“When one takes action for others, one’s own suffering is transformed into the energy that can keep one moving forward; a light of hope illuminating a new tomorrow for oneself and others is kindled.” – Daisaku Ikeda
I was recently challenged to participate in The Hot Wax Challenge to bring awareness to ___________ (fill in the blank). OK, there is no Hot Wax Challenge but there could be and it might be for a great cause. Philanthropic events like these pop up all over both mainstream and social media and serve a purpose in raising awareness. There are also many other events that do the same thing. There are walks, runs, and bike rides. There are fundraising marathons and concerts. The platforms to raise public awareness for a particular medical condition or human suffering are endless. The potential groups that need awareness are plentiful as well. We have a plethora of cancers, diseases, child abuse victims, rape victims, domestic abuse victims, violent crime survivors, natural disaster victims, and so on and so on.
There are critics for many of these type of events who will argue that the event itself is self-serving or fun for the participants with little or no thought given to the downstream beneficiaries of the action. There are also complaints that many of these fundraising activities rob other organizations of much needed money, assuming money is actually raised. There is some validity to this yet in my opinion, the greater good is still served.
So, after weeks of blogging about writing, why am I writing about this? I read a blog a few weeks ago by an author friend of mine who talked about the faces behind the challenges; the faces of those who are suffering from the very condition that these challenges, athletic events, and other fundraising venues are based upon. Those faces are everywhere and for her it was something extremely personal and her post that day brought me to tears, both for her and for her family. Often many of us don’t think about that and I for one had been just as guilty of it for many years. For example, I rode my bike in a MS150 years ago. I did slightly more than pay my entry and raised money for the event. Big deal. It only meant that instead of just getting the T-Shirt and medal, I would also get a racing jersey and shorts. What ended up being a big deal was the medal placed around my neck as I finished the 150 mile ride. A medal placed by someone suffering from MS. A face. Then my grandfather was diagnosed with Leukemia and I participated in Team in Training to raise money. A face very dear to me and one who didn’t survive. I followed this up with the Tour de Cure, Tour de Tucson, ‘insert name’ 5K, concerts, and golf tournaments. More faces of people suffering; some who beat it, some who didn’t, and some who are just dealing with it yet making the most of an unfortunate situation. There is always a face and it might be a face you know. It could be someone within your circle of friends, a family member, a coworker, or maybe just a small face next to a tweet or Facebook status you are looking at.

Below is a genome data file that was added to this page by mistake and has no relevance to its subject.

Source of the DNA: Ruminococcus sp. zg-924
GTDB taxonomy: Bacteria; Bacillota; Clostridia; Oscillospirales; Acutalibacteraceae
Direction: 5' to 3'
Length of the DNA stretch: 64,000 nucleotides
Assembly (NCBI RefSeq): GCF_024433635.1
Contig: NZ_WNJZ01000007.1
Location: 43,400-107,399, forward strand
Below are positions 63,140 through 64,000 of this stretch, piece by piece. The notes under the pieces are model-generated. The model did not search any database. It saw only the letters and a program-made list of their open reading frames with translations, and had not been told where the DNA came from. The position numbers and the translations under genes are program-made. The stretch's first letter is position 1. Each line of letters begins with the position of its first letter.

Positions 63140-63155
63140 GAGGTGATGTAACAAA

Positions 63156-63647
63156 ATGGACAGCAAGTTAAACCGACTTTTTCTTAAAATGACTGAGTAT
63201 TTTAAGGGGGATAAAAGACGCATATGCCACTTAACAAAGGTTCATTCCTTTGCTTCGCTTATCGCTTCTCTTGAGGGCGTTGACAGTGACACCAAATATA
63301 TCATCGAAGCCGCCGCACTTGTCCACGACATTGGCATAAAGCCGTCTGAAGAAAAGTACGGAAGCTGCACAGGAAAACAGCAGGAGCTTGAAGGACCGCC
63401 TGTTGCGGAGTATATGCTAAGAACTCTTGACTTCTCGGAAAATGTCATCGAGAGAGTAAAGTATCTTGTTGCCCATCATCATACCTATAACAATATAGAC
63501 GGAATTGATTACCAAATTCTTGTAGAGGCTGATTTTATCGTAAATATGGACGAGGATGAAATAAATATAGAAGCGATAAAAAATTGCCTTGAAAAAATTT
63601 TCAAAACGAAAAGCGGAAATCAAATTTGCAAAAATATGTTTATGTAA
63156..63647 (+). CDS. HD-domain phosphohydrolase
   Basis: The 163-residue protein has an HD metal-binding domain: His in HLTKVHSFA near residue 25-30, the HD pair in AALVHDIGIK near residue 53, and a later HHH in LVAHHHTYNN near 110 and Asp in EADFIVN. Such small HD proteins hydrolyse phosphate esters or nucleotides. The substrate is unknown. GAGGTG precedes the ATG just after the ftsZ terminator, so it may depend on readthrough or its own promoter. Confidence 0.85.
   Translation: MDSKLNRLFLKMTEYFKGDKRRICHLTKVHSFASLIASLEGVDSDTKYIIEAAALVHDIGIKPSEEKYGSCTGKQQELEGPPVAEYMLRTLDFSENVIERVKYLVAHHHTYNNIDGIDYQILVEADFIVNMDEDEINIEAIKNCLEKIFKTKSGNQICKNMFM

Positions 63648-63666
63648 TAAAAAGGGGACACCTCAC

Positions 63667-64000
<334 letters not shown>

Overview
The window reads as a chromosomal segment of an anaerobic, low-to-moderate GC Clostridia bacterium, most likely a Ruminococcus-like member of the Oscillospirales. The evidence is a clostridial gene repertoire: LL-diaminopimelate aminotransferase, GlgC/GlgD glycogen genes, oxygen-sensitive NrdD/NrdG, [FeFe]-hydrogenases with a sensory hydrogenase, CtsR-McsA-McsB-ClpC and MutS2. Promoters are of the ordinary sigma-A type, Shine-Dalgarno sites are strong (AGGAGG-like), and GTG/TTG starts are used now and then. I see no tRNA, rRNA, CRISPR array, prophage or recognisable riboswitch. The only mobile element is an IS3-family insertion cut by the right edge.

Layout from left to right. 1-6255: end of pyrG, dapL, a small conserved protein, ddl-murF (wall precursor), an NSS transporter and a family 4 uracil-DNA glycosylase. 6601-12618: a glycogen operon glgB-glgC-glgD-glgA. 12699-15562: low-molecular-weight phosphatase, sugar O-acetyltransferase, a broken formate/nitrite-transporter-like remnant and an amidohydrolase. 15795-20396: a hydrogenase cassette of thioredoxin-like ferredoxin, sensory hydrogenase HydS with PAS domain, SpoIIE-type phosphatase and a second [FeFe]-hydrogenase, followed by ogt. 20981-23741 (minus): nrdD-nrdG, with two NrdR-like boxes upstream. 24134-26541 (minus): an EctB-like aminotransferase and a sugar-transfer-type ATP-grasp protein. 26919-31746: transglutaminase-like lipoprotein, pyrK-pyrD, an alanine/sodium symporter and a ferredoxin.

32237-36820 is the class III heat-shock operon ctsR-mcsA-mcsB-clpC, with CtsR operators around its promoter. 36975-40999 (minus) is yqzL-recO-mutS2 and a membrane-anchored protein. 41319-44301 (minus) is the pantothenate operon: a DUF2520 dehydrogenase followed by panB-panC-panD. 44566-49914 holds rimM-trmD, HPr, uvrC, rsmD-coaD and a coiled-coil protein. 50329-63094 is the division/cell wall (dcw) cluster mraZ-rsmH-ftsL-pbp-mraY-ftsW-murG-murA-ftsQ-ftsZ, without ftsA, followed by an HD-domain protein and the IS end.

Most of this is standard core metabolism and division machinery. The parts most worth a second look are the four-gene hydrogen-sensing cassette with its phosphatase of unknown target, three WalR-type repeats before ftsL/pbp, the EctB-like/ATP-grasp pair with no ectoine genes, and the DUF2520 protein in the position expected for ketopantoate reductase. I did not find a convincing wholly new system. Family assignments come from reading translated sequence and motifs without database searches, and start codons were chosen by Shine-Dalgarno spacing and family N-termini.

Monday Blogs. As a newbie to having a blog, I assumed most people blogging are those like me; either writers developing an author platform or writers who are already well established. Because I read every blog I re-tweet, I have discovered blogs that cater to much more than just the writing journey I find myself on. There are blogs about reading, cooking, raising children, health, sports, and so much more. What I have also discovered are faces. People with MS, Cancers, Lyme disease, mental illness. People who are victims and now survivors of some horrific act or social injustice. Beautiful faces.
As a society, we can be very giving and in my heart of hearts, I honestly believe the majority of people are good and have the best of intentions when participating in any sort of event or fundraiser that benefits a cause. My only suggestion is to take a moment and associate your participation, and your donation, with a face.
OK…time to lighten it up and address what you are probably asking by now. Why hot wax? Although the subject of hot wax paints a picture of a very beautiful Kelly LeBrock discussing evening plans with a teen’s parents in the movie Weird Science from the eighties, it means nothing more than the first thing I saw this morning when I turned my head to the left searching for a title to this blog since my mind was drawing a blank. My wife has numerous little burner things around the house that burn scented wax. The one next to me happened to be knocked over by one of our cats and I just noticed there was still hot wax on the back side of the bar where it sits. Had I turned to my right and searched for title inspiration this could just as easily have been titled “The Kitty Litter Challenge.” It’s just how my mind works.
The title to my blog this week really doesn’t matter. What matters? The faces.
My Tata & Nana: Enrique and Socorro in their prime on a beach in Mexico. My Nana died on a Wednesday after complications brought on by both Alzheimer’s and kidney disease. My Tata died from Leukemia, three days after my Nana. Doctors predicted he would last six months once diagnosed. He lasted a year and a half because he was so worried about who would take care of his wife. Two of my faces.